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Remembered Today:

Question for Australian Pals


Messina1915
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Have been interested in this lad since I saw his grave on a school trip in 2004 - combination of his age (17) and the inscription on his grave:

ADIEU DEAR LAD

WHAT NEED OF TEARS

OR FEARS FOR YOU

Have found his records on the NAA and AWM, but I was wondering if there is any way of finding out his date of birth? His attestation papers give his age as 18 years 1 month on 30 July 1915, but given that his grave gives his age as 17 when he died on 26 July 1916, he must have been 16. I would imagine that he simply added 2 years to his age and therefore he was born about June 1899, but would love to know his actual date of birth - I suspect this may not be possible, especially for me living in England, but would appreciate it if someone could tell me what the chances are of finding out.

My other question is having searched for his brother, Sydney Albert Sheffield, who survived the war, I've found two court martial records (one on 7 July 1917, the other on 4 October 1918), but neither is available online. Question is, is it a case of them simply not having been scanned yet or will they never be available online because they are court martial records? I've found his embarkation record on the AWM, and a reference to him in his brother's files, plus the court martial records, but nothing else - am I correct in thinking that this is all there is on him, as if there was anything else it would be listed?

Cheers,

Carole.

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Hi Carole.

I used to have all of the Australian birth, death & marriage CDs but sold them some time ago (if Victoria, would be the Edwardian Index). Sure there must be someone on this forum who has them. Btw, I might have tired eyes but don't think you've mentioned the state or territory where he was born..? Also, his full name and his parents' names, if mentioned in his AIF record. Failing any offers here, I'm sure any number of people on the GENANZ mailing list/newsgroup would be happy to look it up for you.

On the court martial records, the status is Open so there is no bar to getting a copy. Click on the control symbol, the request copy and away you go. You can choose digital image or photocopy. In days gone by, the NAA would sometimes send paper copies and, if it was only a handful of pages, waive the cost. Sometimes I think this was almost by way of an apology for taking a month or more to get back to you. There was also a scheme where anyone could order up to 6 items annually to be scanned (this could take time but was free).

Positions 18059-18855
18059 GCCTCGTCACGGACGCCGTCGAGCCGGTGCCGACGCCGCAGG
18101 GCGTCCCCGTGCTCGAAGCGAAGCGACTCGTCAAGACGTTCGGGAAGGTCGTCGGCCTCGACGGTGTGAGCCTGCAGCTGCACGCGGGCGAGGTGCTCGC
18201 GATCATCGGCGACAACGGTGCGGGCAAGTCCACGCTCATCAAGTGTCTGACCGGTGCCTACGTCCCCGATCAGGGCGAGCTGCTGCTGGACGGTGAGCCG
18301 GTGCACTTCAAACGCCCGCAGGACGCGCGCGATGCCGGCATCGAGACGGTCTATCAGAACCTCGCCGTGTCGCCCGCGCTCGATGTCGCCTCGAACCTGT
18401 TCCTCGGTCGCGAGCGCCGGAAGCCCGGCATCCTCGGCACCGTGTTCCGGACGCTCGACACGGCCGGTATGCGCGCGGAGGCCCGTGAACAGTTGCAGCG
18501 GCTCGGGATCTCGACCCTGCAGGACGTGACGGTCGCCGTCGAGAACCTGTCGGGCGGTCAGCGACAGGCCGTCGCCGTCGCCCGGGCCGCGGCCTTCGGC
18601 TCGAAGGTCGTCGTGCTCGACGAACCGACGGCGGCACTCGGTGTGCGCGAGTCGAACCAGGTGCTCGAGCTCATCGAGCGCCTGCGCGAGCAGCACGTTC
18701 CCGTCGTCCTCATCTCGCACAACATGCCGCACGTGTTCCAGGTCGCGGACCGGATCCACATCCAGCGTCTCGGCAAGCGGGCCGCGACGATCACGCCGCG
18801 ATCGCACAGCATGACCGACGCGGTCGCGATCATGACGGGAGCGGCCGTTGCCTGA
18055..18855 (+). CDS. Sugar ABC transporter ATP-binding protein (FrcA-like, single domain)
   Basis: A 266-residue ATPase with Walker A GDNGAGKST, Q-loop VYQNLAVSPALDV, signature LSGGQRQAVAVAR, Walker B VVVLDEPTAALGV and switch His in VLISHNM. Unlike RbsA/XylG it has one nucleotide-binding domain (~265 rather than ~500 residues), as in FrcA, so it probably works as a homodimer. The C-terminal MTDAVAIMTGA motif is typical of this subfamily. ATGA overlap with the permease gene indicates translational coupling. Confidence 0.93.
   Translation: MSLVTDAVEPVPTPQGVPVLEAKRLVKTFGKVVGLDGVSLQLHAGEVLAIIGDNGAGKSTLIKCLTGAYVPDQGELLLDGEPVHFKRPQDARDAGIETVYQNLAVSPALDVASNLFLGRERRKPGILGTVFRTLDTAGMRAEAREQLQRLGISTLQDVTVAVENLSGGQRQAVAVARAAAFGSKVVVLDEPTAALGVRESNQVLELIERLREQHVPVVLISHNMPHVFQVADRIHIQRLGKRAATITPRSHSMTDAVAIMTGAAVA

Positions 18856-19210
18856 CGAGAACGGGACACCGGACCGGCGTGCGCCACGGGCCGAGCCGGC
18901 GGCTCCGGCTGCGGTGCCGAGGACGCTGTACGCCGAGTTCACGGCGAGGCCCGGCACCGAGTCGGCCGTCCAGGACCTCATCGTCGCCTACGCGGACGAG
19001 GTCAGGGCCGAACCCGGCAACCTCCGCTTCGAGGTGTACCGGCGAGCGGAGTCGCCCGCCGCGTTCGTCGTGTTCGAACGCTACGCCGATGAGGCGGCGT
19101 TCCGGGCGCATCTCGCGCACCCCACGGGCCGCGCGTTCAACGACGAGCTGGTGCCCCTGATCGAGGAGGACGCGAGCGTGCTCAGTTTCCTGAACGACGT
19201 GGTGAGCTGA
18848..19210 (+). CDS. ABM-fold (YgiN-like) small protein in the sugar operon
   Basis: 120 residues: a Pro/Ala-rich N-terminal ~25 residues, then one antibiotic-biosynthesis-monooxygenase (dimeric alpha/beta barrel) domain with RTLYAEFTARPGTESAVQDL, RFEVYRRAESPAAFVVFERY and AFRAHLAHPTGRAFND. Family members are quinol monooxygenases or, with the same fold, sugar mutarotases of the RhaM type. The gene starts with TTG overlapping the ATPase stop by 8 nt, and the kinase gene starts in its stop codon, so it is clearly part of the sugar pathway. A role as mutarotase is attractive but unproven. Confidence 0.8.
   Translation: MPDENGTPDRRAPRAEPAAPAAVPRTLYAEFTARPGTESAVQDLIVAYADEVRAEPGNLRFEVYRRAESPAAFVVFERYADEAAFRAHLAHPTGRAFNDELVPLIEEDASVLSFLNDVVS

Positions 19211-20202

Things have probably changed now - a little more in line with their UK counterparts. I have to say, though, I have always found the NAA excellent to deal with, very helpful and often going out of their way to provide assistance.

The epitaph is from "A Soldier Son" (Anonymous):

Adieu!

What need of tears

Or fears

For you!

Adieu!

This is no common day -

Your feet upon the way

All Knights of old have trod,

All Saints hacked through to God.

Your soul shall catch

Their glinting glory:

While from afar I watch

How you shall match

Their story.

Adieu!

regards,

Martin

p.s. Have you tried searching NAA just on his surname and service number. Occasionally other records only use his initials.

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Leslie Andrew Sheffield (service number 2512) was born 1899 Father William A mother Susannah. St Peters NSW Reg No 25133.

Court martial records are not digitised unless by special request and attracts a fee. Sometimes the court martial papers are included in the service details and the offence is recorded on the B103 form (from memory).

http://naa12.naa.gov.au/scripts/imagine.as...mp;I=1&SE=1

Bright Blessings

Sandra

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Sandra: is that 1899 from the birth records? If so I take it there is no record of the date, or was it from somewhere else?

His CGWC record gives him as a native of Sydney, New South Wales. His attestation papers give his place of birth as the parish of St Peters, near the town of Newtown, in the county of (looks like) Cumberland, and then a squiggle underneath which might be nsw for New South Wales. His parents names were William and Susannah Sheffield (according to the CWGC record, though sometimes in his papers she's referred to or signs herself as Susan). His full name as mentioned above was Leslie Andrew Sheffield.

Thanks for finding his brother's papers Sandra - I don't know why I didn't think that they might have misspelt Sydney. Just off to read them. Leslie had a few brushes with military discipline (four in a year, the last six days before he died) too.

Martin: many thanks for the poem - I had no idea it was taken from a poem - it's the only grave I saw with it on, and it seemed so poignant when considering his age.

P.S. Just seen that Sydney's papers give his age as 22 years 2 months on 17 November 1915, so I would imagine that he was born in the second half of August or the first half of September 1893 - again, if anyone can confirm, it would be much appreciated.

Cheers,

Carole.

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Yes Carole ... the DOB was from the NSW BMD index.

Sydney A J C Sheffield was born in St Peters although 1896 and again from the same source. There was another brother Alfred E Sheffield. Several sisters too and it looks like Susannah died and William married again and possibly lost that wife and married a third time. Although I have not followed through with that research as it is not important to yours at this stage.

Bright Blessings

Sandra

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Hi Sandra

Many thanks for your help. Interesting what you say about his mother dying - from Leslie's file it seems that his father died before the war and it was his mother who exchanged a series of letters with the authorities about his personal effects etc.

Why would Sydney give his age as 22 rather than 19? A mystery that will probably never be resolved. Have searched NAA and AWM and the only Alfred Sheffield clearly isn't Leslie and Sydney's brother, so he obviously didn't serve.